Find comfort in “Me Time”
When it comes to “Me Time”, there are two situations: Those of us who are able to carry out our daily responsibilities but find distraction in doing more work; and those who, in a way, have too much time for themselves. For the former, it’s important to set aside time for yourself at least 30 minutes a day, or a few times each week. This is the time for you to recharge, renew, and self-reflect to ensure that your needs are met, and identify what else you actually require. It’s also one of the best times to indulge and treat yourself, whether it’s your favourite dessert or lazing to your favourite movie.
If you find you’re having too much time for yourself, then perhaps it’s time to get creative. Pick up something you’ve been curious about – such as a new hobby, or visit that café you’ve always wanted to check out. Start tidying up around the house or add charming new knick-knacks to your home. Keeping yourself occupied won’t just help you remember that there are things in life that still make you feel good, some may even give you the push you need to get organised again.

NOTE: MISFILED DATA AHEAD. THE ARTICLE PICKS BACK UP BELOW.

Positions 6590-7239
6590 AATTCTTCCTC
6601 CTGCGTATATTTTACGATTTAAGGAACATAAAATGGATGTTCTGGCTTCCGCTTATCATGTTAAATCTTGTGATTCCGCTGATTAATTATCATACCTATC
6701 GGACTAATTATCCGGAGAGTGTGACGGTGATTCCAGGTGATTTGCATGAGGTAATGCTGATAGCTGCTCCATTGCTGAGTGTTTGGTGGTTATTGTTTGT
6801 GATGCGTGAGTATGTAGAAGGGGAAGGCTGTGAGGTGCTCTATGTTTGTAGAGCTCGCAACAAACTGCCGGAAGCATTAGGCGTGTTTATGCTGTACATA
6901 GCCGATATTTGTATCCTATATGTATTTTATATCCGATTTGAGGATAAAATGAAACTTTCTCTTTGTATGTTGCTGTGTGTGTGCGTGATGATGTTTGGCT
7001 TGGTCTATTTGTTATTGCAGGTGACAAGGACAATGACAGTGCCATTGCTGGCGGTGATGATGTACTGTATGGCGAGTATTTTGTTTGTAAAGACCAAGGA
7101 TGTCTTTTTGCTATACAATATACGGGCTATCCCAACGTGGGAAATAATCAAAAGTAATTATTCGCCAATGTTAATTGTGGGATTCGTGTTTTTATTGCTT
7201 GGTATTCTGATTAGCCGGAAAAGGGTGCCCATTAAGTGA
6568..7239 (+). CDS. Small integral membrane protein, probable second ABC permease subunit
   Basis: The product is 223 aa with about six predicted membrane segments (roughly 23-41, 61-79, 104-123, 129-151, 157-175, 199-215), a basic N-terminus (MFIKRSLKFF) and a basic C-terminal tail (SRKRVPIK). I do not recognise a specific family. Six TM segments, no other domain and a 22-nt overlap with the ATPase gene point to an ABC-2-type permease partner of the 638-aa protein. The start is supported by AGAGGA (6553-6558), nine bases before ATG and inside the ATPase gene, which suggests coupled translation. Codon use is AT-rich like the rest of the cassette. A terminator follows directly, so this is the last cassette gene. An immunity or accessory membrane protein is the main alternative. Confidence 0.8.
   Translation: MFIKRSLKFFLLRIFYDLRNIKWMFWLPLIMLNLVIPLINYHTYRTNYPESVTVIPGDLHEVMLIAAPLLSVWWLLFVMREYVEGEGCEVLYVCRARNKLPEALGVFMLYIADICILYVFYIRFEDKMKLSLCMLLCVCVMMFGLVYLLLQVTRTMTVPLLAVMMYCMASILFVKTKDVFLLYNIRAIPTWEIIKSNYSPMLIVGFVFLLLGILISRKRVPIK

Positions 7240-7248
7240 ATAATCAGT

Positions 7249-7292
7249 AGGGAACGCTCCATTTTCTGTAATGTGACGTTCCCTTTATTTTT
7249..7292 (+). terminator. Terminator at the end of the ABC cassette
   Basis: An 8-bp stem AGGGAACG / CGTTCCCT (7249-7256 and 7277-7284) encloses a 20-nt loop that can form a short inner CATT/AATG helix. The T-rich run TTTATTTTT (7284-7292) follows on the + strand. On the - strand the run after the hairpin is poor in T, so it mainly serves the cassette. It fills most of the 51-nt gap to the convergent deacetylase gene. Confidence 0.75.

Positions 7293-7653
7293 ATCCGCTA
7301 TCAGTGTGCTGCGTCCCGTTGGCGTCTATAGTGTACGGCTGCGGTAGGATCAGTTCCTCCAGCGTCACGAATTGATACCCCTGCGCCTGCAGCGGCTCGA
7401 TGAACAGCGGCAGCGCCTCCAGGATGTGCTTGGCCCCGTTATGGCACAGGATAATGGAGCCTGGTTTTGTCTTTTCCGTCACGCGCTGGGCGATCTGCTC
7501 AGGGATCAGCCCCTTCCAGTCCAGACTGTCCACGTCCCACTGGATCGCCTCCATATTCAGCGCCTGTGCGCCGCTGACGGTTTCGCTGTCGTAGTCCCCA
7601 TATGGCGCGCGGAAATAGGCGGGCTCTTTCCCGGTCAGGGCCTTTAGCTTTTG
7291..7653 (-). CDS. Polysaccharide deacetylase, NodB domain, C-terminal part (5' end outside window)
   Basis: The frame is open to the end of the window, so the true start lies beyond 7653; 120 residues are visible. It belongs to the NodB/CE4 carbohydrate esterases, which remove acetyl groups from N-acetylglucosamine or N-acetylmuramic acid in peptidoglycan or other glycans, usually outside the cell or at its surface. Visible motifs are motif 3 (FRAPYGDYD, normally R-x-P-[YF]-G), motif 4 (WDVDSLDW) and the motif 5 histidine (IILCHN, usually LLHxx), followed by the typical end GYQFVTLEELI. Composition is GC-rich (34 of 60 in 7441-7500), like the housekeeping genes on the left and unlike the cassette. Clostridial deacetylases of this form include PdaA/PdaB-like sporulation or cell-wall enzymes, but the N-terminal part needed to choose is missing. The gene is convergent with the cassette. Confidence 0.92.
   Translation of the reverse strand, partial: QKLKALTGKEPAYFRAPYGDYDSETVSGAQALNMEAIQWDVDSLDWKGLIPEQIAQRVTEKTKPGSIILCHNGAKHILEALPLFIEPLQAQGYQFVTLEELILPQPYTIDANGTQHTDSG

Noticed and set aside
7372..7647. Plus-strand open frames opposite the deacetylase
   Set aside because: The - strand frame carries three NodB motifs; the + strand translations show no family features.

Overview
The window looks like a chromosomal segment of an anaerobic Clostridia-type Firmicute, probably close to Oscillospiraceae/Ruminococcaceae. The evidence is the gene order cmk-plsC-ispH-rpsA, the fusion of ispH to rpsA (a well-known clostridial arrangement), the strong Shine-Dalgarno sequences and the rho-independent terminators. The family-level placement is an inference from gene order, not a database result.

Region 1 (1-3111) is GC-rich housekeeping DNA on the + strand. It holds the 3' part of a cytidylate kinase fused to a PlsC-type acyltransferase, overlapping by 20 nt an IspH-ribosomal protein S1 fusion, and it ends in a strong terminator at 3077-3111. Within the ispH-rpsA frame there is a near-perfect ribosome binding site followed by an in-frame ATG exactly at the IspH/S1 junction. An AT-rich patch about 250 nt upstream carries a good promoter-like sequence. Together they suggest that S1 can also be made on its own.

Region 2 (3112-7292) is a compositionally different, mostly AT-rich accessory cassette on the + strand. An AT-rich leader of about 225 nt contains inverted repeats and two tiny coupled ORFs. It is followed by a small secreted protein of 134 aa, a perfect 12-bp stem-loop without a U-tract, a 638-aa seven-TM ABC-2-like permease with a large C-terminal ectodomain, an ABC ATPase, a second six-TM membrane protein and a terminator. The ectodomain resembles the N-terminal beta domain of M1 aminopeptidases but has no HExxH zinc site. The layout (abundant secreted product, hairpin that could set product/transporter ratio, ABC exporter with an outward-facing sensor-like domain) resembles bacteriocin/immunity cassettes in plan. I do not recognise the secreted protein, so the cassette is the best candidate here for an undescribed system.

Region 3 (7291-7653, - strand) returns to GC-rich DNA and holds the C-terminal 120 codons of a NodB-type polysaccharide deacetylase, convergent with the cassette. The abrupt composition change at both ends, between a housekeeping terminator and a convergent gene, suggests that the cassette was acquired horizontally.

Reintroduce yourself to a routine
Whether it’s something as small as re-establishing a new skincare routine or making your bed every morning, reintroducing yourself into a routine of any kind can do wonders in boosting your mental health. When we’re feeling down and low, we often lose the day-to-day rhythms of our lives, and slowly bringing structure back can help us gain a little more control while keeping us organised. The key is to start small and take your time.